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Synthetic substances and materials

Synthetic Materials: The Artificial Wonders

Synthetic materials are derived materials from natural ones that achieve in minutes, which otherwise would take months to achieve. These materials are in fact natural materials with altered sequences, characteristics, uses, activation energies, etc. Many different …
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Difference between accuracy and precision

Accuracy vs. Precision: The Similarities and Differences

Accuracy and precision are the terms used in scientific measurements but they are generally confused with each other. The main difference between accuracy and precision is that; Accuracy is the extent to which the measurement …
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Aqua Regia: The “Royal Water” or “King’s Water”

Aqua Regia: The “Royal Water” or “King’s Water”

Aqua Regia, the ‘royal water’ was first prepared by a famous alchemist by the name of Abū Mūsā Jābir ibn Ḥayyān in the 8th century A.D. This traditional volatile solution is a mixture of nitric …
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talc (talcum minerals)

Talc: Explanation, Structure, Formation, Uses

Talc is an alternative name for talcum, an industrial mineral of magnesium trisilicates with a chemical formula Mg3Si4O10(OH)2. It is pure in composition (oxygen, silicon, and magnesium). Sometimes, it is composed of other metals in …
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Properties of Salts

Physical and Chemical Properties of Salts

Salts are ionic compounds with a net charge of zero. They are produced when cations and anions form electrostatic forces of attraction. Salts are most commonly defined as products of neutralization reactions when cations from …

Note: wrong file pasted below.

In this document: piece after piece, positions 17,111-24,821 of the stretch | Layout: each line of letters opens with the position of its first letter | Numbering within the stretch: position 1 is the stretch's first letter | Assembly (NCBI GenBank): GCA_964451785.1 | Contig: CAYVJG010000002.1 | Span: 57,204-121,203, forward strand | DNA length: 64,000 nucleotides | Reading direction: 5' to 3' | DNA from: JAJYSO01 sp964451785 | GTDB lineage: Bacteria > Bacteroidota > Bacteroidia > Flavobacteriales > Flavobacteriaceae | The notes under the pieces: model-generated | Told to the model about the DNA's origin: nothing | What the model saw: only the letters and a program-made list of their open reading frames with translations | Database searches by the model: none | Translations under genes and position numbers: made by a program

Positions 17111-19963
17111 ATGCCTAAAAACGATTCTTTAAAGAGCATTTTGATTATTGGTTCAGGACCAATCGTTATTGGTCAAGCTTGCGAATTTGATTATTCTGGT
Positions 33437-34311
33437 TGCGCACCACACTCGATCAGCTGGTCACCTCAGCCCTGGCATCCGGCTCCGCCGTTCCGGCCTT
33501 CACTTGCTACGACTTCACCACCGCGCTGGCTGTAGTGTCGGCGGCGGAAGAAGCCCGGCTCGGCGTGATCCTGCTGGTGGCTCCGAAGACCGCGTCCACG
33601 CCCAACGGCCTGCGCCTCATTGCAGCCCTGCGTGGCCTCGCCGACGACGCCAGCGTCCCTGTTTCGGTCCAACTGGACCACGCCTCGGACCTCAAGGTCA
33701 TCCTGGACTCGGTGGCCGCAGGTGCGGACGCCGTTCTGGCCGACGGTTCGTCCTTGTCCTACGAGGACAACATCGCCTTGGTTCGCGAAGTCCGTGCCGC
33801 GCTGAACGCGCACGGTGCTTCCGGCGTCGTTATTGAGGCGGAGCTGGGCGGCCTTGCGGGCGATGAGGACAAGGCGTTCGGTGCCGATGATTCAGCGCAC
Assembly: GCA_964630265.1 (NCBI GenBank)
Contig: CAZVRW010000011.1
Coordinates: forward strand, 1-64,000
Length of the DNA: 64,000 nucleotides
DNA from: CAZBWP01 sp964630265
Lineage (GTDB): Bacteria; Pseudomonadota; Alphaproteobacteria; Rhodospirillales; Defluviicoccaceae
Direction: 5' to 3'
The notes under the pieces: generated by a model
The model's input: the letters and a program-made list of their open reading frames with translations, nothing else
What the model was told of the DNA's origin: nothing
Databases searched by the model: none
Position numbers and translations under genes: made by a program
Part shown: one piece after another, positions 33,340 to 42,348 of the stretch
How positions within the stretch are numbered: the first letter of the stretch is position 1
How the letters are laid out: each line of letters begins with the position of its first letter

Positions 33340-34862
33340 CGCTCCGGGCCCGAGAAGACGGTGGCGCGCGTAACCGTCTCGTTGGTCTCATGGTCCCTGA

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edman degradation

Edman Degradation: Chemistry, Steps, Limitations, Uses

Edman degradation is a chemical method developed by a biochemist, Pehr Edman in 1950. This process is used for labeling or purification of proteins by removing the N-terminal residue of peptides without damaging the whole …
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Uses of hydrochloric acid HCl

Uses of Hydrochloric Acid: Common and Industrial Applications

Hydrochloric acid is a strong acid, also known as muriatic acid. It is a colorless solution of hydrogen and chlorine with a pungent smell. It has the chemical formula of HCl. In this compound, hydrogen …
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Racemic Mixture: Explanation & Examples

Racemic Mixture: Explanation & Examples

A racemic mixture is a mixture of two different enantiomers, present in almost equal amounts. In a racemic mixture Dextro (D) and Levo (L) enantiomers are present in 1:1 amounts. A racemate cannot rotate plane-polarized …
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Bond length

Bond Length: Explanation and Factors

Bond length is defined as the distance between two nuclei of atoms in a covalent bond. It can also be defined as the internuclear distance when there is a maximum possible orbital overlap. This distance …
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uses of sulfuric acid

Sulphuric Acid Uses and Industrial Applications

Sulfuric acid is the king of chemicals due to its wide range of uses in several industries. It is a mineral acid also known as the oil of vitriol. It comprises three major elements; oxygen, …
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Magnesium vs Manganese

Magnesium vs. Manganese: Uses, Properties, and Functions

Magnesium and manganese may be confused with each other because of their similar names and chemical symbols. But, there are many notable differences between these elements in several properties, be they general, atomic, thermodynamic, or …
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micellle formation

Micelle Formation: Explanation with CMC

Micelle is a cluster of amphiphilic molecules dispersed in a liquid. They form a colloidal suspension when surfactants tend to dissociate in water. They are also known as the associate colloidal systems. The molecule of …
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Specific heat vs heat capacity

Specific Heat vs. Heat Capacity

When we heat a substance, it starts absorbing heat up to a certain limit, after which, its temperature starts rising. This limit of a substance to tolerate or absorb heat without raising the temperature is …
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d-d transition